Want to be one of the first people to walk around and grab things in virtual reality? Hope your wallet is ready. You can now preorder the HTC Vive.
The Australian price: $899. Yes, that's US dollars for some strange reason, which makes it around AU$1,260. That's not including the estimated $110 shipping cost, which is around AU$155 right now. So, just around AU$1,400 all up. The first batch of headsets will ship on April 5, and you can order one right here.
Update, 7:18 p.m. PT: The first batch of units appears to have sold out. New buyers are now seeing ship dates in May, rather than April.
Why so much money? There's a good reason: The HTC Vive is the first "room-scale" virtual reality experience you can buy.
Developed in partnership with Valve, the company behind the Steam gaming platform (not to mention popular games such as Half-Life, Portal, Team Fortress and DOTA 2), the Vive is the first VR headset to come with a motion-tracking system that lets you walk around a room-sized chunk of virtual reality instead of standing still or sitting in a chair.
Like the $599 Oculus Rift -- its closest competition -- the Vive needs to be physically tethered to a powerful gaming PC (not included) to transport you to another world. But where the Oculus Rift will ship with only a standard Xbox One gamepad to control your games and a camera to mirror the movements of your head, the Vive comes with two wireless motion controllers to let you reach out and grab things in virtual reality and a pair of Lighthouse base stations to keep you from bumping into walls. (Oculus also has a set of motion controllers, known as Oculus Touch, but they won't be available till the second half of the year.)
For a limited time, the Vive also comes with three free VR titles: Fantastic Contraption, a game where you solve puzzles by building zany mechanical objects; Job Simulator, a tongue-in-cheek take on the year 2050 when robots have replaced human workers; and Tilt Brush, a program where you can create beautiful 3D art by painting with light. (Watch famous former Disney animator Glen Keane give it a try.)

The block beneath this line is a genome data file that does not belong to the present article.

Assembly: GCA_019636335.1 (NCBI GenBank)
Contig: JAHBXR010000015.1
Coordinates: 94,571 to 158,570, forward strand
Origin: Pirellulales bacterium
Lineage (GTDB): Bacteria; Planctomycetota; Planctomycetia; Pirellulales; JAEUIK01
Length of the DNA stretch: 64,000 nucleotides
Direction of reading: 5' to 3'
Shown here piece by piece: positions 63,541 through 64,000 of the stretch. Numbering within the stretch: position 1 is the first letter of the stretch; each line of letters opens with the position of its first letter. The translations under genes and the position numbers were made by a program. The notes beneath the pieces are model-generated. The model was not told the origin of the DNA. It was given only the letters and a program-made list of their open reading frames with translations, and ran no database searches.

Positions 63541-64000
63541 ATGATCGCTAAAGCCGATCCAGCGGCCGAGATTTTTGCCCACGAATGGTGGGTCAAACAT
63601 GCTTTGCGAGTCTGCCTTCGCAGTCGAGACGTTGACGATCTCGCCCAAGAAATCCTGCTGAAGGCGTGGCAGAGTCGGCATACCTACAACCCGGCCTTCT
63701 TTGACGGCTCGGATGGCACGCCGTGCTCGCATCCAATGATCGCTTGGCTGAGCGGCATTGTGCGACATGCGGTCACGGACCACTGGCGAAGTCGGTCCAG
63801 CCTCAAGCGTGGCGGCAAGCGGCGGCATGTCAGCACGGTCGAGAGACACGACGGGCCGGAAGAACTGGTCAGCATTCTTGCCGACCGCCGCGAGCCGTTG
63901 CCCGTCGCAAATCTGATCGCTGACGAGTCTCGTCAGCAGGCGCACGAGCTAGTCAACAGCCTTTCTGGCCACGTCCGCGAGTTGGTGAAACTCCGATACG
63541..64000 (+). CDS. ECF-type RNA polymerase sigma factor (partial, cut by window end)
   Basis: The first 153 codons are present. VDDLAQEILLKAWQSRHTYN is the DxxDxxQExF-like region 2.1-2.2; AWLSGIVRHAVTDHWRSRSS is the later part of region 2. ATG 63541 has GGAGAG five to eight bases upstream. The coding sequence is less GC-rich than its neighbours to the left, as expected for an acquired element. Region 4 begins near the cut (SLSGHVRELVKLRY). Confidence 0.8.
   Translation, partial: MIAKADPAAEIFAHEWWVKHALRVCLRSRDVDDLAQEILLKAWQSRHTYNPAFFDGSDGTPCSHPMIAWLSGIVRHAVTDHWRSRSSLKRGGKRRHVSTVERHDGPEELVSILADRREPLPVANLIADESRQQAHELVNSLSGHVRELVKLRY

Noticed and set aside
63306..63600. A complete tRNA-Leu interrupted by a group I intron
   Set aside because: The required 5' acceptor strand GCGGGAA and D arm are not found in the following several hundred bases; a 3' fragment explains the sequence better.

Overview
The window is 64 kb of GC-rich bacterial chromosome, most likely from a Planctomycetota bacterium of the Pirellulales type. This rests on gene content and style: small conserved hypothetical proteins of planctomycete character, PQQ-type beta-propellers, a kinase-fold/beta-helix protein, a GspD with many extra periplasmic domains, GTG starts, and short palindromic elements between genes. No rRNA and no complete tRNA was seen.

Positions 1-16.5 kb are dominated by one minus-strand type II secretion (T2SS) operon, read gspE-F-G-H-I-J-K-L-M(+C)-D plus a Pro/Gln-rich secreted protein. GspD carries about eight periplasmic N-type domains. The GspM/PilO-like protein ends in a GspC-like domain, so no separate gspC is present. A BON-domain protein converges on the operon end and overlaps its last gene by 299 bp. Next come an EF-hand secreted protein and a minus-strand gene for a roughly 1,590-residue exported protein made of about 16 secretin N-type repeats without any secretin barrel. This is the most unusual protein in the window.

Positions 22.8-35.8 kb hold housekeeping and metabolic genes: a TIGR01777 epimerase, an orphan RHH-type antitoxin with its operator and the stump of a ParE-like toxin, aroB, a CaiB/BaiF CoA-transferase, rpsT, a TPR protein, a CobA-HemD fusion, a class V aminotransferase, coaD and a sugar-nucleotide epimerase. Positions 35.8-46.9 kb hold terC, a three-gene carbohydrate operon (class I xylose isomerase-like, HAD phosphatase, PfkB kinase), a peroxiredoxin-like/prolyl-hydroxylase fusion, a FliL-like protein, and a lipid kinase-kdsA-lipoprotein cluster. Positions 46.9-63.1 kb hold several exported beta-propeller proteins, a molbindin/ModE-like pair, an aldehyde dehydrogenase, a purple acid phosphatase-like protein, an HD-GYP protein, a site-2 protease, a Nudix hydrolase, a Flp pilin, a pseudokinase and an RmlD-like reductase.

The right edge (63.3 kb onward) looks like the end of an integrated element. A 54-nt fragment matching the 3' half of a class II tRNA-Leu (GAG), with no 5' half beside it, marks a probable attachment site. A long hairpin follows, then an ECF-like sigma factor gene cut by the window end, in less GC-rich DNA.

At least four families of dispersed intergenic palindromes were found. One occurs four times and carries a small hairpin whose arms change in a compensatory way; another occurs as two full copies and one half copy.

Here are the specs of the PC you'll need to build or buy to get an optimal experience:
VR-ready system recommendations
|Oculus Rift||HTC Vive|
|CPU||Intel i5-4590 or equivalent||Intel i5-4590, AMD FX-8350 or equivalent|
|Graphics||Nvidia GTX 970, AMD R9 290||Nvidia GTX 970, AMD R9 290|
|Video output||HDMI 1.3||HDMI 1.4 or DisplayPort 1.2|
|USB ports||3x USB 3.0, 1x USB 2.0||1x USB 2.0|
|Operating system||Windows 7 SP1 or newer||Windows 7 SP1 or newer|
You can also try Valve's official SteamVR Performance Test benchmark to see if your PC is ready.
Neither Valve nor HTC have promised a huge slate of titles for the Vive quite yet -- unlike Oculus, which claims it will have 100 titles available by the end of 2016, including around 20 titles which Oculus is producing and financing itself. That said, many early VR developers are already committing to several VR platforms, with games like Job Simulator coming to the Oculus Rift and even Sony's PlayStation VR. You can also browse an early list of Vive games right here.
Speaking of the PlayStation VR, it could be a cheaper way to get into virtual reality gaming if the Oculus and HTC prices are scaring you away. While we don't know what it costs quite yet or precisely when it might ship, it only requires a relatively inexpensive ($350, £300, AU$480) PlayStation 4 instead of a gaming PC.
And if you don't need to be quite as immersed in virtual reality, there's always Samsung's inexpensive Gear VR, which lets you transform a Samsung Galaxy S6, S6 Edge, S6 Edge+, Note 5 or the upcoming Galaxy S7 or S7 Edge into a surprisingly capable headset.
But if you want to be on the bleeding edge of virtual reality, the time is now. Will you buy a Vive? A Rift? Neither? Both?
Full disclosure: My wife works for Facebook, owner of Oculus VR -- whose Oculus Rift headset will be competing with the HTC Vive.